4. Anonymous Coward
      Anonymous Coward

      Re: People should really stop driving to the ocean and tossing them in

      Several decades ago, I worked on two different government ships for a summer job. It was standard operating procedure to dump the daily trash over board each evening. "Put a slice in the bag", they said. I wonder how much of that is still floating around today?

      Based on my experience and observations, plastic in the oceans is mostly from several primary sources. I'm not sure what order they're in.

      1) Lost or discarded fishing gear

      2) Garbage tossed overboard by ships at sea

      3) Littering in those places where it's endemic (the horrific examples)

      4) Washed out to sea by disasters like the Japanese tsunami

      Shopping bags from modern (mostly tidy) nations is virtually a non-issue.

      So the attention paid to shopping bags is perfectly insane.

      1. Anonymous Coward
        Anonymous Coward

        Re: People should really stop driving to the ocean and tossing them in

        Yes, it used to be common to toss trash overboard, but since 1988 the rules have gradually been tightened.

    5. a_yank_lurker Silver badge

      Re: People should really stop driving to the ocean and tossing them in

      I, like I believe most, recycle bags because I need them for something such as cleaning out the kitty litter, liner, etc. and I already have several.

  3. Peter Prof Fox

    Remind me...

    Is the standard Moron the intelligence of a Daily mail reader or is it an editor?

    1. JetSetJim Silver badge
      Windows

      Re: Remind me...

      is there a difference?

    2. This post has been deleted by its author

      1. Frederic Bloggs

        Re: Remind me...

        Nominative determinism is alive and well. But the Fail's editor is a different chap to the ex-editor of the Sun/Mirror you are thinking of (well, thinking of his name anyway). Spookily, he appears now to be working at the Fail as well.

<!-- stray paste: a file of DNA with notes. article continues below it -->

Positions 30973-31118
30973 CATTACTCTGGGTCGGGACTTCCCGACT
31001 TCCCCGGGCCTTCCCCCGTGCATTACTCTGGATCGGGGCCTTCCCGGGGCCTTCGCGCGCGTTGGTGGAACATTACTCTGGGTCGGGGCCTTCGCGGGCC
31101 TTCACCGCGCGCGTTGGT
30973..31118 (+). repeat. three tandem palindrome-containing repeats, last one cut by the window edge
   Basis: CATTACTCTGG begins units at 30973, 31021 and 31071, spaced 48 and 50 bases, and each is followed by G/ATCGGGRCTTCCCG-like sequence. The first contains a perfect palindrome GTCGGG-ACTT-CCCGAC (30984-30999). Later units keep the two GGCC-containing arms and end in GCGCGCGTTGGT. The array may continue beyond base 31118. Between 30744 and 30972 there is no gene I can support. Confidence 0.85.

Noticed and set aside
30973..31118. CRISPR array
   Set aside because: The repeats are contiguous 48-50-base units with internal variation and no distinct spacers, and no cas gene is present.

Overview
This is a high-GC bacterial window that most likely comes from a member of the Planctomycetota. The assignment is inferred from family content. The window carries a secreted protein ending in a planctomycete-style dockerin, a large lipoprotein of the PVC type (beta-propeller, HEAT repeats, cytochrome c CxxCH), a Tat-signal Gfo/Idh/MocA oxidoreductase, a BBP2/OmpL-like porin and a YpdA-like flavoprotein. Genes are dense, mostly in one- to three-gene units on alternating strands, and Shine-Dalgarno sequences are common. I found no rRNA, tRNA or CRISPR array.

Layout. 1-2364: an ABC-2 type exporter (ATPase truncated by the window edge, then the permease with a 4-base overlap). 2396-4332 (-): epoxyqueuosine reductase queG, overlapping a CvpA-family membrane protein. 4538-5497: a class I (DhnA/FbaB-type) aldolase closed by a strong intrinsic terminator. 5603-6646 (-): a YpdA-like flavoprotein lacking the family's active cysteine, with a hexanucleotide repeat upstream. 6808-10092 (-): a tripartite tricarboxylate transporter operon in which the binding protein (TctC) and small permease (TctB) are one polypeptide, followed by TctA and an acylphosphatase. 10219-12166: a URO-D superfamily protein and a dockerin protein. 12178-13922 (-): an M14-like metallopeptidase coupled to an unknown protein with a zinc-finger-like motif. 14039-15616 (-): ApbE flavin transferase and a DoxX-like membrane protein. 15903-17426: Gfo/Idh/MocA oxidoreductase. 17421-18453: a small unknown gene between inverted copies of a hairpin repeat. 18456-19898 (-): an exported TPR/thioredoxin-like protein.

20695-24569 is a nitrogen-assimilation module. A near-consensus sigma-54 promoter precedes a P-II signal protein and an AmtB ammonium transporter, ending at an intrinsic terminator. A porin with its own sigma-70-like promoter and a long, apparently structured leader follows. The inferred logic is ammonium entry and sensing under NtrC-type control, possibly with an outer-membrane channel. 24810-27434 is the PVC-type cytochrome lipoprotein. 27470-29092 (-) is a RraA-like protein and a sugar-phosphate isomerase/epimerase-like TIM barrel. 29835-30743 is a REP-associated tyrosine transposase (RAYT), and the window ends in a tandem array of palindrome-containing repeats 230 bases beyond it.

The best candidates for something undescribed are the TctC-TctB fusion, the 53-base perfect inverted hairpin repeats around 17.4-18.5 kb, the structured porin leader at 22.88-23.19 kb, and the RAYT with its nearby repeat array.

4. graeme leggett

    long life bags

    In my experience long life bags just fill up the cupboard under the stairs or a kitchen drawer. Seriously we've got a least a dozen, plus hessian shopping bags, Sports Direct bags etc.

    But unlike the cheapo bags, you can't (won't) use them for filling with rubbish and then binning the lot.

    On the plus side, the reddish disposable bags the supermarket shrouds your meat products in are useful because they don't have holes. Much more effective as emergency sick bags for children on long car journeys.

    1. Sir Barry

      Re: long life bags

      "emergency sick bags for children on long car journeys."

      Eew

      You let your kids play with bags of vomit in the car?!

      1. VinceH

        Re: long life bags

        What else are they going to do on long journeys?

    2. John Brown (no body) Silver badge

      Re: long life bags

      "In my experience long life bags just fill up the cupboard under the stairs or a kitchen drawer. Seriously we've got a least a dozen, plus hessian shopping bags, Sports Direct bags etc."

      So why don;t you just keep them in the car where they will be handily available for the next big "shop" instead of building a collection in the cupboard?

      On a related note, I see that quite a lot of the "bag for life" ones in supermarkets are just a heavy(ish) gauge plastic bag and some really don't look like they have much of an extended life expectancy (yeah, yeah, the shop will replace it if you can be bothered to ask). But just how long are they lasting in normal usage compared with the number of single use bags that could have been made from that same amount of plastic?

      Here at Brown Mansions, we have an ancient Aldi bag that is huge, so big that it's easily possible to fill it to such a weight a single person can barely carry it, a large Iceland insulated bag, an fairly large maroon coloured one old enough that I don't remember which shop we got it at and a couple of carrier bag sized hessian ones. Most are older than the carrier bag tax because to us, a couple of decent sized bags make a lot more sense and are more manageable than half a dozen cheap plastic carriers.

    3. Nixinkome

      Re: long life bags

      to: graeme leggett,

      Emergency sick bags from ex meat product containing bags [without holes]? On long journeys the smell of the blood, guts, fat and whate'er else gets into our meat products would be as likely to cause the kids to vomit. Pukéballs. [Disclaimer - I'm not vegetarian either!]

      I suppose that rear seat video screen films or individual 'phones keep kids occupied nowadays on such journeys. They still have to make #s1 and 2 stops so pooper scooper bags will still be necessary. In my day we were distracted by the pets accompanying us [without pooper scooper bags] and they were sensible, putting their heads outside of the window before thinking of heaving.

      The incessant chanting in the back seat of "cabbage on the grass" must have terribly annoyed the concerned driver and the fields went on for longer than we competing kids! As a child I remember my parents waiting for us to subside before they started talking but kids' attention spans demanded that we join in if we weren't snoozing.

      Do children get bored with catching electronic monsters?